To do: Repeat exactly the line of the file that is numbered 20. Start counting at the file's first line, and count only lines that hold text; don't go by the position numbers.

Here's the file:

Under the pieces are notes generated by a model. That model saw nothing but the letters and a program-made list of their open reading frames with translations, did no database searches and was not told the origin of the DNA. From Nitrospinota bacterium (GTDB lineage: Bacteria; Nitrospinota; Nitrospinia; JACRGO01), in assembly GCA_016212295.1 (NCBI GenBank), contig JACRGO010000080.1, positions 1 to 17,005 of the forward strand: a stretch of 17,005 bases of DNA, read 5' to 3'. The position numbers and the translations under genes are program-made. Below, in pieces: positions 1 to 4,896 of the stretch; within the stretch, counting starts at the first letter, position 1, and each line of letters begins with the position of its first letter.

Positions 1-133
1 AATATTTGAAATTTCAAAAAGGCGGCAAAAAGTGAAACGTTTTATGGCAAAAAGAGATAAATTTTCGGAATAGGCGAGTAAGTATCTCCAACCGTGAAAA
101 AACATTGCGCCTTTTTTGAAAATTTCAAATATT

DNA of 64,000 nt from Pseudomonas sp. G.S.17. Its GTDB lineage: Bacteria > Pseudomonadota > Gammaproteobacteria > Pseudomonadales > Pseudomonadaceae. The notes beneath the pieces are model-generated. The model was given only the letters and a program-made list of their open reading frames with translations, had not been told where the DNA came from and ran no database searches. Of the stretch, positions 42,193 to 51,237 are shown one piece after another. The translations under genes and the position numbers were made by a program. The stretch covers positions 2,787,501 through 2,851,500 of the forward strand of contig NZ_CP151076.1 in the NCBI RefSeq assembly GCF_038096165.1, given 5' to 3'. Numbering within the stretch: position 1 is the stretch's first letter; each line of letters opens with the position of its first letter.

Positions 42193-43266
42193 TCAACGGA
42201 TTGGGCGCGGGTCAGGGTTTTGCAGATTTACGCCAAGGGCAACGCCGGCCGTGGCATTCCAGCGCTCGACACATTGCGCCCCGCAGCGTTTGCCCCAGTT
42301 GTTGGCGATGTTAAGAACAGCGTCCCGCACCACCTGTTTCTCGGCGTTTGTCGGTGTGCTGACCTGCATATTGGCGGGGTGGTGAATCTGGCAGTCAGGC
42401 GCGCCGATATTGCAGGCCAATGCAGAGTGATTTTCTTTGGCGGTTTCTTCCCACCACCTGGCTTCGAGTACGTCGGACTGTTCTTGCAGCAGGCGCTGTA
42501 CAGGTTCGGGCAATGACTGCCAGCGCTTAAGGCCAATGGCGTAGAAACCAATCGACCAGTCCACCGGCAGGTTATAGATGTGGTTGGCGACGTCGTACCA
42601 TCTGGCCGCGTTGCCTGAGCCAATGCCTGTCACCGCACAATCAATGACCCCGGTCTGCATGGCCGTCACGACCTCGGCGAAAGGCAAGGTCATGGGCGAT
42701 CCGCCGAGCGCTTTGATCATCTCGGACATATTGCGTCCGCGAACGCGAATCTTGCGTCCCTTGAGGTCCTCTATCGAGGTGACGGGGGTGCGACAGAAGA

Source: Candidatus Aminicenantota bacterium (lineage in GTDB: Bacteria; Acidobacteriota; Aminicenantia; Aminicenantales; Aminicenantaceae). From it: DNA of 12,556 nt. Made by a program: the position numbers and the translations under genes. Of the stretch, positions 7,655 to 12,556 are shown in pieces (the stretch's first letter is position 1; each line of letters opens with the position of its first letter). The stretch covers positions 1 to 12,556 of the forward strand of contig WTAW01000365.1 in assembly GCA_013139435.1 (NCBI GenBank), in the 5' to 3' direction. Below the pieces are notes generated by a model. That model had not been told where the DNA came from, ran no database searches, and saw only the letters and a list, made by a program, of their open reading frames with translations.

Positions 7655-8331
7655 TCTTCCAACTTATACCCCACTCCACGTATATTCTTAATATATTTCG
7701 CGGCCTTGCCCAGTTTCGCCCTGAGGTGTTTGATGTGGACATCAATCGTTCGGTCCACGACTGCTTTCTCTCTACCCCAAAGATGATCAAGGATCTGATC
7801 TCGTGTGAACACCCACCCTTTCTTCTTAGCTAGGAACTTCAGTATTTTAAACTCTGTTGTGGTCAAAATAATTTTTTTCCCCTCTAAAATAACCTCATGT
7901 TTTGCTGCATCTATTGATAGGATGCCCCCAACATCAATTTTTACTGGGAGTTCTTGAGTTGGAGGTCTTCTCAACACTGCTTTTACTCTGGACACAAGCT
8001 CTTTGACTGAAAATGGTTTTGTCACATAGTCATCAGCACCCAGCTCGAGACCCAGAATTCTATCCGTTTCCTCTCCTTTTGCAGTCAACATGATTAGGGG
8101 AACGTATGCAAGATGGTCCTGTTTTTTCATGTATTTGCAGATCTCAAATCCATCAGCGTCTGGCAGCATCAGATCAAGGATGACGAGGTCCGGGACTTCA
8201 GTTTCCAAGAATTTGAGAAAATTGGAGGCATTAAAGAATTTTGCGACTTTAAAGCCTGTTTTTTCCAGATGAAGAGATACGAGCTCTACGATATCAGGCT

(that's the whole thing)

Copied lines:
8001 CTTTGACTGAAAATGGTTTTGTCACATAGTCATCAGCACCCAGCTCGAGACCCAGAATTCTATCCGTTTCCTCTCCTTTTGCAGTCAACATGATTAGGGG